I understand what you are saying but what I am not understanding is how the current in wye connected conductors in a balanced system (no neutral current) could be different from a delta connected system where the line current is the same. It's the same amount of current through three wires. Don't just tell me they are different; explain how/why they are different. I know a lot but I don't know everything.

I personally think the common nomenclature "phase current", "phase conductor", etc. may be adding confusion because each line output conductor also has an associated phase relationship with the other two.

Be that as it may, as Ethan stated the phase current is the current flowing through each individual 2-terminal winding (or inverter). In a delta two of the three windings are connected to form each line output, and therefore because of Kirchoff's law each line output current is the sum of the currents on these two connected windings. On a delta, a 180 degree reversal (polarity flip) is effectively made on successive phase windings so the currents are 60 degrees apart from each other (instead of 120 as in a wye) in order to make the resulting vectors form a triangle (i.e. delta). Because the two phase currents are 60 degrees apart from each other the resulting line current has a phase right in between these two currents, i.e. +-30 degrees from each one. Therefore the component of each phase current that contributes to the line current is scaled by cos(30) = 0.866 because that's how much is "in phase" with the resulting line current. And so total line current is 2 x 0.866 = 1.732 times the current in one of the windings, instead of 2 times if the two windings were in phase with each other.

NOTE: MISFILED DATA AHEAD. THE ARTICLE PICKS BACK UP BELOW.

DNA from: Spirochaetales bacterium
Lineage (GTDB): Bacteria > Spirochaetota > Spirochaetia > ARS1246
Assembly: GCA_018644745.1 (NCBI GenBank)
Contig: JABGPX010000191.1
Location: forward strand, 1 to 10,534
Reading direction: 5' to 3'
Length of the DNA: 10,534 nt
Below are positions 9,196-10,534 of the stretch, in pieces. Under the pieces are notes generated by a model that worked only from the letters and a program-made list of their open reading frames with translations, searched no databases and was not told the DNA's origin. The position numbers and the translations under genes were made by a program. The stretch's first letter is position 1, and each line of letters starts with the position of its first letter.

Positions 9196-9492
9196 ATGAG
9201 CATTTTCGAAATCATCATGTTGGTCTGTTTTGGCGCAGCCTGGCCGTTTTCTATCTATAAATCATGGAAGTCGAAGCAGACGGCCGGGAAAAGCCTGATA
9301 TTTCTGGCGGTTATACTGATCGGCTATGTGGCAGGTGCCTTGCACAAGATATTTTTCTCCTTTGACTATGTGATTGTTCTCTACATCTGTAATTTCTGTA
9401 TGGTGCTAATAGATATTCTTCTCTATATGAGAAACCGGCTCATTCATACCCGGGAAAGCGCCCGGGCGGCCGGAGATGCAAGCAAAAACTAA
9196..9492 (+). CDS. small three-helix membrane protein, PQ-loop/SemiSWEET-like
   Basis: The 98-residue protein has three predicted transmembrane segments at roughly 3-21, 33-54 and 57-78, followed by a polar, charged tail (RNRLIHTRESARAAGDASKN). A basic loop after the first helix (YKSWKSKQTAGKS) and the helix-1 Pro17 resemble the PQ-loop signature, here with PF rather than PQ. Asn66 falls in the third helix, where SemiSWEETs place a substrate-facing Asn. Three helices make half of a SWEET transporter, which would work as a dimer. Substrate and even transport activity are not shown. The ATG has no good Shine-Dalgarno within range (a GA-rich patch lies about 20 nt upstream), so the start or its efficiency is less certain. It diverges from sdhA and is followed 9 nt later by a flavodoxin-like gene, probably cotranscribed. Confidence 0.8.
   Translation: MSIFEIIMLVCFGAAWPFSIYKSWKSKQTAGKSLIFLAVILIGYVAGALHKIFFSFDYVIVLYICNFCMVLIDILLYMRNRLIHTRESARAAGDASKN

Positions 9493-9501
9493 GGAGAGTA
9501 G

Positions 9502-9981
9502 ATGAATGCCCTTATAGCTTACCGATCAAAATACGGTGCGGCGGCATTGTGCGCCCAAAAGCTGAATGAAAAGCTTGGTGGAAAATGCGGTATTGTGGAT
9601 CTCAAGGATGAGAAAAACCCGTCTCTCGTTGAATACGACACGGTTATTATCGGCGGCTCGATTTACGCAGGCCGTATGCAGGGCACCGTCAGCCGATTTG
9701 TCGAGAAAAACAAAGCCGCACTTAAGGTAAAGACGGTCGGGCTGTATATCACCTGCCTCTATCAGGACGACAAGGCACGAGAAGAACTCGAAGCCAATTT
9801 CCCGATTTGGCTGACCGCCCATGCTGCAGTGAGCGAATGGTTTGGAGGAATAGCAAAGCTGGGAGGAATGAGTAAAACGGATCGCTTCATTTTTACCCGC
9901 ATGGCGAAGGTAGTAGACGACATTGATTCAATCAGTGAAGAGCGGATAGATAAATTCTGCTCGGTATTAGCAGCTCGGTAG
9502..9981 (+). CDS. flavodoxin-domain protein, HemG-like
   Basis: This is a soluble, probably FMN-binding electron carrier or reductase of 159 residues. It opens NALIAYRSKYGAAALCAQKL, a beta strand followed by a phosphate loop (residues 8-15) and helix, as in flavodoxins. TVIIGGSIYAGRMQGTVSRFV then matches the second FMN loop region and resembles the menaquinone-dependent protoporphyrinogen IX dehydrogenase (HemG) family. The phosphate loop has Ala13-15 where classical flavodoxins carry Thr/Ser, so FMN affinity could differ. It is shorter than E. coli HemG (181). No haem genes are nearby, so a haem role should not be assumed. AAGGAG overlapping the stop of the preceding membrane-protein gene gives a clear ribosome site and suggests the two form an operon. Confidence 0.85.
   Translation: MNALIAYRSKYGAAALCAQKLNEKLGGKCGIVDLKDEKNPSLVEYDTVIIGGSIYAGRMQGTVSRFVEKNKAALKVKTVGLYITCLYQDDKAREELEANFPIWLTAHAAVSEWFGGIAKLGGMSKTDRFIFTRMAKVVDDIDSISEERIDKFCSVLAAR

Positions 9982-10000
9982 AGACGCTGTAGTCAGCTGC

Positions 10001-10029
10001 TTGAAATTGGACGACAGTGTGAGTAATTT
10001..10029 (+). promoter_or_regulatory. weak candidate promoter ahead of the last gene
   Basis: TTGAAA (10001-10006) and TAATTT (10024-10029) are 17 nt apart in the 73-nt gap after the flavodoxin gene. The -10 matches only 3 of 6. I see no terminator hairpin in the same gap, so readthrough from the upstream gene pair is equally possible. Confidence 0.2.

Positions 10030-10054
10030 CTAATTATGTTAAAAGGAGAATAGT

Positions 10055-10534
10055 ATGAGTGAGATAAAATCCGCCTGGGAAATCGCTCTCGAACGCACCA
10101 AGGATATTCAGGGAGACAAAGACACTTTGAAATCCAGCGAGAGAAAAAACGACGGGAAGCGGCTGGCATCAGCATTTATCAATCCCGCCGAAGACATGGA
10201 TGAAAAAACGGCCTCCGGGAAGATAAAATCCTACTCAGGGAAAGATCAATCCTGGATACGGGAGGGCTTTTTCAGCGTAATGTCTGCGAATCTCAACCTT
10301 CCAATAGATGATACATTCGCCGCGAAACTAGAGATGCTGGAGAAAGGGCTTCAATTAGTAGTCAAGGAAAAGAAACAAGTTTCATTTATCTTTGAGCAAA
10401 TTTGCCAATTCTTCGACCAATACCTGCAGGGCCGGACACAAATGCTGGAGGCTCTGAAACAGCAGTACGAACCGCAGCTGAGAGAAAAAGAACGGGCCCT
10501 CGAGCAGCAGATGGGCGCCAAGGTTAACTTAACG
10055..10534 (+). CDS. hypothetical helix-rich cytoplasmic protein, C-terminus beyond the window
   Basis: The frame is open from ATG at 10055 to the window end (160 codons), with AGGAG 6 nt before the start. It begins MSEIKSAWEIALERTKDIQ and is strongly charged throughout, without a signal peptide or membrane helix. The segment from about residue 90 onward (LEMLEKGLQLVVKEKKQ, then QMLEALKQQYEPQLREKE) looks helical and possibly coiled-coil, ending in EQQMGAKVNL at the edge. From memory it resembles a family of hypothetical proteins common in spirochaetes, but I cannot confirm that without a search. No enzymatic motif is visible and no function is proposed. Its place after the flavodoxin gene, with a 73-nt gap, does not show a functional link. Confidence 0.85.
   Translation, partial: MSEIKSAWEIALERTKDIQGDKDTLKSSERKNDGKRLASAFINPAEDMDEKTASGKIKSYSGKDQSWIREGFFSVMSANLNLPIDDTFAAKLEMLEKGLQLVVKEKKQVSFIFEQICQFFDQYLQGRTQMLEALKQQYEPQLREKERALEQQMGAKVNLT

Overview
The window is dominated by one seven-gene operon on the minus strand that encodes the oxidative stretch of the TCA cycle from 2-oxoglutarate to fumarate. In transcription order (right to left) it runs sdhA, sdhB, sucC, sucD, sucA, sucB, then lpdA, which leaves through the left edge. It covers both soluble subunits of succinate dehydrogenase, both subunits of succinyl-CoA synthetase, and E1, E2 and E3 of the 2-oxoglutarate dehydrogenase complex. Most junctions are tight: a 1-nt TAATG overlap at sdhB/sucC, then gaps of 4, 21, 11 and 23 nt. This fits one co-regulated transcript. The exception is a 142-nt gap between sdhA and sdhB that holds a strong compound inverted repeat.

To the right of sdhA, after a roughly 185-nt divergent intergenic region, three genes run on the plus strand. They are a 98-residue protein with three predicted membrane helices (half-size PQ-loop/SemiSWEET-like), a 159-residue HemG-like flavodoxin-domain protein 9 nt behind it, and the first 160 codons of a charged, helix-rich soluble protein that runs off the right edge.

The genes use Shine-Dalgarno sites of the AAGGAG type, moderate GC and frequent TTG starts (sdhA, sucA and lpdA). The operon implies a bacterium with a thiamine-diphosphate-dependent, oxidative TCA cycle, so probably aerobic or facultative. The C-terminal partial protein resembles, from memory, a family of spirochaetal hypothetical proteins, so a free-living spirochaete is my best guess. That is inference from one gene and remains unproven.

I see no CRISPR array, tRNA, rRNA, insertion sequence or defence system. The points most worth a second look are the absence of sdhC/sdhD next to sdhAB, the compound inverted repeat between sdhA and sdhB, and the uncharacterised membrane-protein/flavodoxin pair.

So back to the orginal question (I think): Consider a wye and a delta connected device (transformers or inverters) that both produce the same line currents and L-L voltage on the three output wires, and with a balanced load. How do the currents compare on the "phase conductors" that that are connected to make the wye configuration vs. the delta?

On a wye, only one phase conductor is connected to each line output and so the line current is the same as the phase current. On a delta, two phase conductors are connected to each line conductor and therefore (as above) each contributes 0.866 times its phase current, for a total line current of 1.732 times one of the phase currents.

However on a wye, because the voltage across each phase winding is 120 degrees apart with a common connection at the neutral, the L-L voltage is the vector sum of two phase voltages and therefore 1.732 times the phase voltage. On a delta the L-L voltage is of course the same as the phase voltage.

So in order to make the wye and delta output have the same line output voltages and currents using the same transformer primary circuit, the delta windings would need to have 1.732 more turns than the wye windings (so they produce 1.732 times the voltage and 1/1.732 times the current as the wye ones). This would result in the same total output power for the same balanced load.